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#1375479 - 02/16/10 11:48 AM Help with composing software
Nikorasu Offline
Full Member

Registered: 02/01/10
Posts: 66
I almost posted this in the Composer's Lounge, but I couldn't seem to find any other topic related with software or anything from the 21th century for that matter so I decided to come here in the end, hope I'm not wrong =).

Since I started playing piano I've also been toying with any software I could find / test / borrow, because I want to compose some day and by that time I think it would be a good idea to know a little bit about how the computer can help me with that.

So far I've tested Pianoteq software, which sounds great but as far as I know is nothing else than a piano "simulator" and Ableton Live 8, which seems to be too focused on electronic music and live improvisation.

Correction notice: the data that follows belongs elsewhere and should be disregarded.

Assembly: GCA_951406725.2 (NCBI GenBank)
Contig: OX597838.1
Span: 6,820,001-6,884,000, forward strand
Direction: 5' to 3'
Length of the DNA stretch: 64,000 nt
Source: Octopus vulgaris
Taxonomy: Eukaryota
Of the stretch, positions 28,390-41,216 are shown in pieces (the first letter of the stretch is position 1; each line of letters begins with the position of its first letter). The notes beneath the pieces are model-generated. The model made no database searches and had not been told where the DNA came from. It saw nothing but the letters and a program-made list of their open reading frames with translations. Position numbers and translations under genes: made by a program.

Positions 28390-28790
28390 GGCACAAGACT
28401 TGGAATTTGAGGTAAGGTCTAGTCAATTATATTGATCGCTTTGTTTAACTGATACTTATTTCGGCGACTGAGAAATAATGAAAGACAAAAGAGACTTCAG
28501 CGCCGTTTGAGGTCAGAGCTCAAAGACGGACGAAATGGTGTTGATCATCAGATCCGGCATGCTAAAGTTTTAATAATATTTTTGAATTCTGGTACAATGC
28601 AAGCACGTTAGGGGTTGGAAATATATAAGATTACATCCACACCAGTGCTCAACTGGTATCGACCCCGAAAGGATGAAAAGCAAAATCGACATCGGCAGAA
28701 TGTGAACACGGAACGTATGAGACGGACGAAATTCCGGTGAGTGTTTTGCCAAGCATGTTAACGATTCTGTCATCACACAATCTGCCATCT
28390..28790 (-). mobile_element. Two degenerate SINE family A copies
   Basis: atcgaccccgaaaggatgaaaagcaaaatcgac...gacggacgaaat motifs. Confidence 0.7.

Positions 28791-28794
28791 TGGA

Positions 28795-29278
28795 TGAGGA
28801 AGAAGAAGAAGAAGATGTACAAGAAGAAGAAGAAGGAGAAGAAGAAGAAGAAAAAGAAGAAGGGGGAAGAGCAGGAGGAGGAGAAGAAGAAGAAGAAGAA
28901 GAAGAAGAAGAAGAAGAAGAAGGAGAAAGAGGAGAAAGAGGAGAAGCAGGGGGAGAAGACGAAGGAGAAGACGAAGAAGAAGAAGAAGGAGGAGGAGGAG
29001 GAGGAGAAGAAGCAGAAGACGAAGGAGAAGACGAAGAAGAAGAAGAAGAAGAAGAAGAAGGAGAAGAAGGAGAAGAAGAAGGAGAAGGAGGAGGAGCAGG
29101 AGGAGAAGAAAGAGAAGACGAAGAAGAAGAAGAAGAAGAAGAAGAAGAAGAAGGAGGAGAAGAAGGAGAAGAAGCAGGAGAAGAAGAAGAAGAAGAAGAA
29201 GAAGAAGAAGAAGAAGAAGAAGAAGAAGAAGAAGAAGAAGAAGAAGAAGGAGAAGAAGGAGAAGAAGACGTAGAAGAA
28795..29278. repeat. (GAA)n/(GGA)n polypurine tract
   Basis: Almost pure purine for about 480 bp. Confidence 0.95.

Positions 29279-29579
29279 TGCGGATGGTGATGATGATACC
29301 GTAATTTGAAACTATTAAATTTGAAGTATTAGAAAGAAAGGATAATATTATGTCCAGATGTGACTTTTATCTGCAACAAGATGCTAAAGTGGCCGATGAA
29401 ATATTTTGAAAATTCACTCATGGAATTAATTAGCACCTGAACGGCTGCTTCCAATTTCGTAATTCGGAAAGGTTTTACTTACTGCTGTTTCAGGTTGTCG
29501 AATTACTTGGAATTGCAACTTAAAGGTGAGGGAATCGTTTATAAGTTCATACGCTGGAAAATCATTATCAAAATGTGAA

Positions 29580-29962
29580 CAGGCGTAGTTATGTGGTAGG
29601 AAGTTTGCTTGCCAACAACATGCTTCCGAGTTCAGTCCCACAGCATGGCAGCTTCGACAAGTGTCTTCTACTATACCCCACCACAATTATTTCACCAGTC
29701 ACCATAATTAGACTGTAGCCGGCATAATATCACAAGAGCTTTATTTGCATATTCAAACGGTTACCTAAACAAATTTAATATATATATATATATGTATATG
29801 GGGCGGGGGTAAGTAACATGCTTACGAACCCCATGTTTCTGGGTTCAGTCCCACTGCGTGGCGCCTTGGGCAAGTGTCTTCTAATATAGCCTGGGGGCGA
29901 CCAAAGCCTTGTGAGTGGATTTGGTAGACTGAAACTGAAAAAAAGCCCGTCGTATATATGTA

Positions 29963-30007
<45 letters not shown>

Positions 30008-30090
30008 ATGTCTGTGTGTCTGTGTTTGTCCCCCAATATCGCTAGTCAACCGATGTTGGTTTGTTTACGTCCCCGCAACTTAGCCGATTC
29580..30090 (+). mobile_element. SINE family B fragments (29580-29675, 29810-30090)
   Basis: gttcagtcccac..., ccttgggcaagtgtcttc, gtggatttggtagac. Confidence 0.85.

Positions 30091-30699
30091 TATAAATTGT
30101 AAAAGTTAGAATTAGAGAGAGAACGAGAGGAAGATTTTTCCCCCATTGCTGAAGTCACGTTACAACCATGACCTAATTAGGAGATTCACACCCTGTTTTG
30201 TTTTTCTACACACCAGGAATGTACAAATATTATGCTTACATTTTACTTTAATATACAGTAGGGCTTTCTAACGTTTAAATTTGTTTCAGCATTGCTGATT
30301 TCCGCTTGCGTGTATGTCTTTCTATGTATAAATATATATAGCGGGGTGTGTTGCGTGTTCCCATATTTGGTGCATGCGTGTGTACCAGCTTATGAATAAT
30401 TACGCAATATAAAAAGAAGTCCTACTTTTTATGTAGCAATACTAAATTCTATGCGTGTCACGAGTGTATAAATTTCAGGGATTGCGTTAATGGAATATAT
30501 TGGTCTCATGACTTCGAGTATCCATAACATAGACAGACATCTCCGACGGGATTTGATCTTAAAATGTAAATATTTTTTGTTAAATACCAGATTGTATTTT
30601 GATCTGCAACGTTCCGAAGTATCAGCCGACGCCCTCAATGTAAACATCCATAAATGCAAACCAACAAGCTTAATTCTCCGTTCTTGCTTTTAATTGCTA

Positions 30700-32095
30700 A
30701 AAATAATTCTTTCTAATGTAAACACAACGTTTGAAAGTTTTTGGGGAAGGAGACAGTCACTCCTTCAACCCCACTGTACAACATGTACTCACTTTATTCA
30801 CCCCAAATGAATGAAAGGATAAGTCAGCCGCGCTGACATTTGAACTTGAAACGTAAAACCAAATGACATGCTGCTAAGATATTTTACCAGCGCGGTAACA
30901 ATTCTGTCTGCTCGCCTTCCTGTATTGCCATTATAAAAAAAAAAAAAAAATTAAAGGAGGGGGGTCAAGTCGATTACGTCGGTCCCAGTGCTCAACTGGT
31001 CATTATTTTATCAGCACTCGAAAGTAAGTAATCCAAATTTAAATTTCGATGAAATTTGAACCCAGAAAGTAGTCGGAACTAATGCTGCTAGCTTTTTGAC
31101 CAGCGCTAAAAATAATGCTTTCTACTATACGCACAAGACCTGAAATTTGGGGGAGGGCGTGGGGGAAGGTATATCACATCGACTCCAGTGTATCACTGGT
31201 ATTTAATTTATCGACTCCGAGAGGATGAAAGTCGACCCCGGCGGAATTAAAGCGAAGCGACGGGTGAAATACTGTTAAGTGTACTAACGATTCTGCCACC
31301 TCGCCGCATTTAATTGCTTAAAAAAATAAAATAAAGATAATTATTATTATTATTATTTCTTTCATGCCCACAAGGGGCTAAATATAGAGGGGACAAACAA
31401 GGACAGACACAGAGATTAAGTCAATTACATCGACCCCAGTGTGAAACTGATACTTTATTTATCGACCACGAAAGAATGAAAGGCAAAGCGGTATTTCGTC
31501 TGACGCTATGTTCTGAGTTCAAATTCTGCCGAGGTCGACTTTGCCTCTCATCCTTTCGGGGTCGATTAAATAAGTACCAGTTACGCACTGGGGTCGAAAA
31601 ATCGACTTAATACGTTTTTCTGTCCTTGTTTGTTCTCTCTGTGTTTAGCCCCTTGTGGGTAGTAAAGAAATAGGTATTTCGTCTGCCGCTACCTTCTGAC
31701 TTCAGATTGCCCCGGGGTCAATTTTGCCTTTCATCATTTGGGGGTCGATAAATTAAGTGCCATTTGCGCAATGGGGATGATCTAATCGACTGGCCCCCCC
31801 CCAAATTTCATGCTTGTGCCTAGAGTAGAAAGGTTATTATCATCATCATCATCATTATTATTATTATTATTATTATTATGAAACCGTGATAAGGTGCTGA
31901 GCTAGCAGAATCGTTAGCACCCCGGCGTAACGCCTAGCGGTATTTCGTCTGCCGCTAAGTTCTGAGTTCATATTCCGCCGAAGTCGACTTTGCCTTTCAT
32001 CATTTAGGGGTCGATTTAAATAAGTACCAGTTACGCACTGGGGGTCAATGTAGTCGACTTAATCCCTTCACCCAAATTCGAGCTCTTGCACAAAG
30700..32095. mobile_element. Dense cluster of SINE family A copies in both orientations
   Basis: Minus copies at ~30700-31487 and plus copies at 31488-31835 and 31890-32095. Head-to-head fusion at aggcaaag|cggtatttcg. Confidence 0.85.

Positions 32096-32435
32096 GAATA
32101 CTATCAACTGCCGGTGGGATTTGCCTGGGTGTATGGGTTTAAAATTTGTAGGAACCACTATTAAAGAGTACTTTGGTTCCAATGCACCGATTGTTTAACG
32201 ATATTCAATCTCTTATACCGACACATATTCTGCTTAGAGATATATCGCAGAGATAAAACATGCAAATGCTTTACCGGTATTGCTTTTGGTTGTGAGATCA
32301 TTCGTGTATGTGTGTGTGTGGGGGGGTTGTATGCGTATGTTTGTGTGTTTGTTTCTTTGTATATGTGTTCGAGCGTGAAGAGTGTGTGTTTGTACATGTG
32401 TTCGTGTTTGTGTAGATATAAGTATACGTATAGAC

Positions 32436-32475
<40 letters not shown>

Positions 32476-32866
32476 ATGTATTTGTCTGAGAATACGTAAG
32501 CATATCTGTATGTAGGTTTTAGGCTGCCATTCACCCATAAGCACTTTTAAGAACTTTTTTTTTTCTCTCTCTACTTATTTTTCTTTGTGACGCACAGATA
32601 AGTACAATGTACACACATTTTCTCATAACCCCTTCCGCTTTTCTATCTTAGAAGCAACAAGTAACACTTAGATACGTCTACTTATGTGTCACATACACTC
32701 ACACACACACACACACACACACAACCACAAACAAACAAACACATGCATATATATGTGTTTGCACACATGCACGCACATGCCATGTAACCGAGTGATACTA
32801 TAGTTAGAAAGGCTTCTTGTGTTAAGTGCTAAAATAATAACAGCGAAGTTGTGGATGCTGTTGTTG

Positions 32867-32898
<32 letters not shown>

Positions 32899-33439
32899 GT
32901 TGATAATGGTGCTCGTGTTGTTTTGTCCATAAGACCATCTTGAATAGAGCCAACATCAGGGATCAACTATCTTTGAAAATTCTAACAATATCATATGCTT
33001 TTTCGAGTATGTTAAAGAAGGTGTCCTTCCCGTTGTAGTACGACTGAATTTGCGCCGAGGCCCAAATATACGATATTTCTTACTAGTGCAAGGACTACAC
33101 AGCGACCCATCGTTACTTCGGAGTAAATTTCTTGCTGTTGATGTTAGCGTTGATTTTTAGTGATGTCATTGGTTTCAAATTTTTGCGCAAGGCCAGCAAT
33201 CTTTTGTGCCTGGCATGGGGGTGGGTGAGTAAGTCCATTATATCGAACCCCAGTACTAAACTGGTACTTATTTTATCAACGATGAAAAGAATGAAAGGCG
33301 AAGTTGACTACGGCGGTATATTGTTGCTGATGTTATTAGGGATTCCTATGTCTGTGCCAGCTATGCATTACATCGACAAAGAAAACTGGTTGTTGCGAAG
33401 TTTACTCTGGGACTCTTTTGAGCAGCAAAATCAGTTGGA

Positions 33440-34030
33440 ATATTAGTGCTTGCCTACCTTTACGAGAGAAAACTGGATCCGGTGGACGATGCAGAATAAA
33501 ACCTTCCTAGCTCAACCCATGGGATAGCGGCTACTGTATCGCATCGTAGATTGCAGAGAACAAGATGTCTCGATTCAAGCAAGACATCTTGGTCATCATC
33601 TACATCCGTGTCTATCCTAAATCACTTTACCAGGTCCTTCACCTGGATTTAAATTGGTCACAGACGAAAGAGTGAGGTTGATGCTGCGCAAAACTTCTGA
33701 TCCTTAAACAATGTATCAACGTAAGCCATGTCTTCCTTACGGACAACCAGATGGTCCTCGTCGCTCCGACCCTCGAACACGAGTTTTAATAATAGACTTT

While it may just be that I don't know how to use these programs right, I feel they aren't exactly what I'm looking for. Could you please give me a little rundown of the most useful / popular programs to help with composing / arranging music using a midi keyboard?

Thanks!

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#1375493 - 02/16/10 12:07 PM Re: Help with composing software [Re: Nikorasu]
jscomposer Offline
500 Post Club Member

Registered: 10/27/08
Posts: 537
Loc: The Boogie Down
You need a sequencer. I.e., something that allows you to record, arrange, and edit MIDI. Stuff like Pianoteq is what gives you the sound. But you need the MIDI to lay it all out.

I use Pro Tools, but Logic is supposed to be particularly great for composing and arranging MIDI. A friend of mine raves about Reason, but I'm not familiar with it.
_________________________
Joshua Seth plays Joshua Seth

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#1375496 - 02/16/10 12:13 PM Re: Help with composing software [Re: Nikorasu]
ChrisA Offline
3000 Post Club Member

Registered: 12/28/08
Posts: 3841
Loc: Redondo Beach, California
Originally Posted By: Nikorasu